Preserving Garlic

By · On Mar 05, 2008

garlicAs we all know, garlic preserved by any method is not a substitute for fresh, but it does have its own charms and advantages. Different methods of preserving garlic lend themselves to their own culinary uses, so explore them all and see which ones best suit your needs.

There are six excellent methods for preserving garlic. They are freezing garlic, drying garlic, garlic vinegar, garlic salt, garlic oil, and refrigerator garlic pickles.

Before we examine the specific preservation methods, I want to emphasize that preserving garlic in oil is not safe unless the garlic oil is frozen. Garlic is a low-acid food and oil provides an oxygen-free environment, a combination that allows the growth of the bacteria Clostridium botulism, which causes botulism. However, if you follow the methods in this article for freezing garlic-and-oil mixtures and keep them frozen until needed, it is safe.

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Here are a few useful gadgets for garlic lovers, that will help with peeling, mincing, storage, and the like:

Freezing Garlic

Perhaps the easiest way to preserve garlic is to freeze it. Just peel the cloves and place them in freezer bags in the freezer. Easier yet, simply place the unpeeled garlic in freezer bags and remove as needed. With both these methods, the cloves become a little mushy when they are thawed, but their flavor remains good.

Another method for freezing garlic is to chop it and wrap it tightly in plastic wrap. With this method, you can simply grate or break off small amounts of chopped garlic as needed, which is helpful for cooks who often must quickly throw a meal together.

You can also freeze garlic that has been pureed in oil. This is nice because the oil keeps the mixture from freezing solid and it can be spooned out as needed, another help for busy cooks. To make frozen garlic oil puree, place one part peeled garlic cloves in a blender or food processor along with two parts olive oil. Puree the mixture, then immediately transfer it to a freezer container. Cover the container and place it in the freezer. Do not store the garlic oil puree at room temperature or in the refrigerator because the mixture can support the growth of Clostridium botulism bacteria.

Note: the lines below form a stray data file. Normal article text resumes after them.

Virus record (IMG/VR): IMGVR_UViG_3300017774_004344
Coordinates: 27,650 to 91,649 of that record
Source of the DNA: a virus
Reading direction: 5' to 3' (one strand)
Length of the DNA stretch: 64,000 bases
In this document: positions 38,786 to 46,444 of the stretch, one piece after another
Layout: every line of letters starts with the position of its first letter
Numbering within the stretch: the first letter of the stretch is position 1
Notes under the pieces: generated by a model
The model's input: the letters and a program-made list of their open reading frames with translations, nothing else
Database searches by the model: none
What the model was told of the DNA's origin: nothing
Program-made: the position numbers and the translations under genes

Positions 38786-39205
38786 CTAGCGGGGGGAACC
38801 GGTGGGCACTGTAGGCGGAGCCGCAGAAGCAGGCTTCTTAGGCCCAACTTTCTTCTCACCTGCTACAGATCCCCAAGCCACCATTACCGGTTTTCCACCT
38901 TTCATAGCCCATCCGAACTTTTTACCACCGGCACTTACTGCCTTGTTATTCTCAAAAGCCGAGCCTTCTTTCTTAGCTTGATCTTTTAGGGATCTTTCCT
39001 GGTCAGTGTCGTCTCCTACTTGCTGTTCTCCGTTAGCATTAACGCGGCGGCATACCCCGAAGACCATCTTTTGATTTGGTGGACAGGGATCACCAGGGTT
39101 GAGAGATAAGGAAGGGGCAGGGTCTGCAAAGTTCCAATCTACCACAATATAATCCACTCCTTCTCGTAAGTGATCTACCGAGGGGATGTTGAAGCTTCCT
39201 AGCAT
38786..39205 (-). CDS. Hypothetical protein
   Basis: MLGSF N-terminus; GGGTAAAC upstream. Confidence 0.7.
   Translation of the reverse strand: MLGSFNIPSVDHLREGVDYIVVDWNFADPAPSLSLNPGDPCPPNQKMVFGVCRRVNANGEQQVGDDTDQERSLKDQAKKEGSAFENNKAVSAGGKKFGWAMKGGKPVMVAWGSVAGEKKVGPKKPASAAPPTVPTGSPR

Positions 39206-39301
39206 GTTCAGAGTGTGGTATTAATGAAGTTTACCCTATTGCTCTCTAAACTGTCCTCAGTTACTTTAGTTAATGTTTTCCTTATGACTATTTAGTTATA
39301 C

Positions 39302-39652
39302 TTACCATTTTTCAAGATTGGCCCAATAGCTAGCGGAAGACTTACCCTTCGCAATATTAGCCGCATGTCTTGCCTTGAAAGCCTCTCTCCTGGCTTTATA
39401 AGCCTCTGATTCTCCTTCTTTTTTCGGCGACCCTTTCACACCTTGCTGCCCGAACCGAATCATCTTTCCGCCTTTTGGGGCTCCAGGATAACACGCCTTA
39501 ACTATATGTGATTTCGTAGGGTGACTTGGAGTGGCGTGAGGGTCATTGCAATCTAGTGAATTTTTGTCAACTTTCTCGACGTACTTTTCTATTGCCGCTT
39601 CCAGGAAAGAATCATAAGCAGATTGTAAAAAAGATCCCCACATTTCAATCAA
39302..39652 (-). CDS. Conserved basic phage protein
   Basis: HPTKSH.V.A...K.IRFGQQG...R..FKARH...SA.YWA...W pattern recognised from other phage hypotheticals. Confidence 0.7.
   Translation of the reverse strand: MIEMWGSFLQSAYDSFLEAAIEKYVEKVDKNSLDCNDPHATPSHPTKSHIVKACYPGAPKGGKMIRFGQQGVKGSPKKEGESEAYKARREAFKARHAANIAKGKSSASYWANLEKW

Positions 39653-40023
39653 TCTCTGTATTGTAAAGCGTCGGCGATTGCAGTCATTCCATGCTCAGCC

Drying Garlic

Peel the garlic, making sure to discard any bruised or damaged cloves. Cut the cloves in half lengthwise, place them in an electric food dehydrator, and follow the manufacturer’s instructions for drying.

If you do not have a food dehydrator, you can dry the garlic in your oven. Make drying racks by stretching cheesecloth over the oven racks and securing it with toothpicks. Place the garlic on the racks and turn the oven to 140 degrees Fahrenheit for two hours, then lower it to 130 degrees until the garlic is completely dry and crisp.

Garlic Vinegar

To make garlic vinegar, take a bottle of white or red wine vinegar and drop in either whole or chopped garlic. Use as much garlic as you wish, as long as it is completely submerged in the vinegar. Store your garlic vinegar in the refrigerator and use both the vinegar and the garlic in salad dressings or any dish that calls for both vinegar and garlic. Garlic vinegar will keep, refrigerated, for about four months. If mold develops, discard the mixture.

Garlic Salt

Place dried garlic in a blender and process it until it turns to powder. Add four parts sea salt for each one part garlic powder and process for just a second or two to combine the two ingredients. Do not process the garlic salt too long because it will cake. Store the garlic salt in an airtight glass jar.

Garlic Oil

Fresh garlic and oil are a dangerous combination if left at room temperature. Because of garlic’s low acidity and oil’s lack of oxygen, they can cause botulism toxin to develop. However, peeled cloves of garlic can be added to oil and stored in the freezer for several months.

Commercially prepared garlic in oil contains a preservative to increase the acidity of the mixture and keep it safe. To make garlic-flavored oil at home, add dehydrated garlic to olive oil in a wide mouth jar, screw on the lid, and place the jar in the refrigerator. If the olive oil turns solid, just spoon it out. Be careful, however, to always use a dry spoon.

Refrigerator Garlic Pickles

Loosely fill a glass jar with peeled garlic cloves. Add enough red or white wine vinegar to cover the garlic and then add about one tablespoon of sea salt per cup of vinegar. Dried (not fresh) herbs such as red pepper flakes, bay leaves, and oregano may be added to taste. Cover the jar with a tight-fitting lid and shake to distribute the salt and herbs. Refrigerator garlic pickles will keep almost indefinitely in the refrigerator, as long as the garlic remains submerged in the vinegar.

Vicki Chelf is the author of Vicki’s Vegan Kitchen* and other healthy cookbooks. Visit her on the web at Vicki’s Vegan Kitchen.

*This post contains affiliate links. If the product is purchased by linking through this review, VegKitchen receives a modest commission, which helps maintain our site and helps it to continue growing!